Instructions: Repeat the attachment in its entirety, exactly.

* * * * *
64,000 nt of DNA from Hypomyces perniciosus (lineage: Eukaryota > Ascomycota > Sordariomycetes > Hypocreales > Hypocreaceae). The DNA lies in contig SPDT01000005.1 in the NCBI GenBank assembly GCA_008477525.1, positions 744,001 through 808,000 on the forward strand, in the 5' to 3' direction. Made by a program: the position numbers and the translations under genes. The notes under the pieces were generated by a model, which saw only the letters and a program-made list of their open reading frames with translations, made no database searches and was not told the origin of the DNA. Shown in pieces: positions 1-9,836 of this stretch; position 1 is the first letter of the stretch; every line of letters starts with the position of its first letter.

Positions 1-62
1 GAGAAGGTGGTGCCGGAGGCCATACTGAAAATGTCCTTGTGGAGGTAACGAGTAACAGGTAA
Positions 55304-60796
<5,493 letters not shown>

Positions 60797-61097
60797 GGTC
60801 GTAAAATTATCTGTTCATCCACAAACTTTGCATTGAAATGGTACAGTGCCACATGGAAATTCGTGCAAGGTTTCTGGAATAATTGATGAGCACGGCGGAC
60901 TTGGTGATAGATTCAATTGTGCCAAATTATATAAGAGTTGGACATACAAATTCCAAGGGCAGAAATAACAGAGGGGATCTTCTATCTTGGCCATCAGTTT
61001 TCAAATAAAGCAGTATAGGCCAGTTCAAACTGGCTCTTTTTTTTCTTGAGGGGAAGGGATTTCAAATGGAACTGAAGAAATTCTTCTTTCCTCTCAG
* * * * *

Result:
64,000 nt of DNA from Hypomyces perniciosus (lineage: Eukaryota > Ascomycota > Sordariomycetes > Hypocreales > Hypocreaceae). The DNA lies in contig SPDT01000005.1 in the NCBI GenBank assembly GCA_008477525.1, positions 744,001 through 808,000 on the forward strand, in the 5' to 3' direction. Made by a program: the position numbers and the translations under genes. The notes under the pieces were generated by a model, which saw only the letters and a program-made list of their open reading frames with translations, made no database searches and was not told the origin of the DNA. Shown in pieces: positions 1-9,836 of this stretch; position 1 is the first letter of the stretch; every line of letters starts with the position of its first letter.

Positions 1-62
1 GAGAAGGTGGTGCCGGAGGCCATACTGAAAATGTCCTTGTGGAGGTAACGAGTAACAGGTAA
Positions 55304-60796
<5,493 letters not shown>

Positions 60797-61097
60797 GGTC
60801 GTAAAATTATCTGTTCATCCACAAACTTTGCATTGAAATGGTACAGTGCCACATGGAAATTCGTGCAAGGTTTCTGGAATAATTGATGAGCACGGCGGAC
60901 TTGGTGATAGATTCAATTGTGCCAAATTATATAAGAGTTGGACATACAAATTCCAAGGGCAGAAATAACAGAGGGGATCTTCTATCTTGGCCATCAGTTT
61001 TCAAATAAAGCAGTATAGGCCAGTTCAAACTGGCTCTTTTTTTTCTTGAGGGGAAGGGATTTCAAATGGAACTGAAGAAATTCTTCTTTCCTCTCAG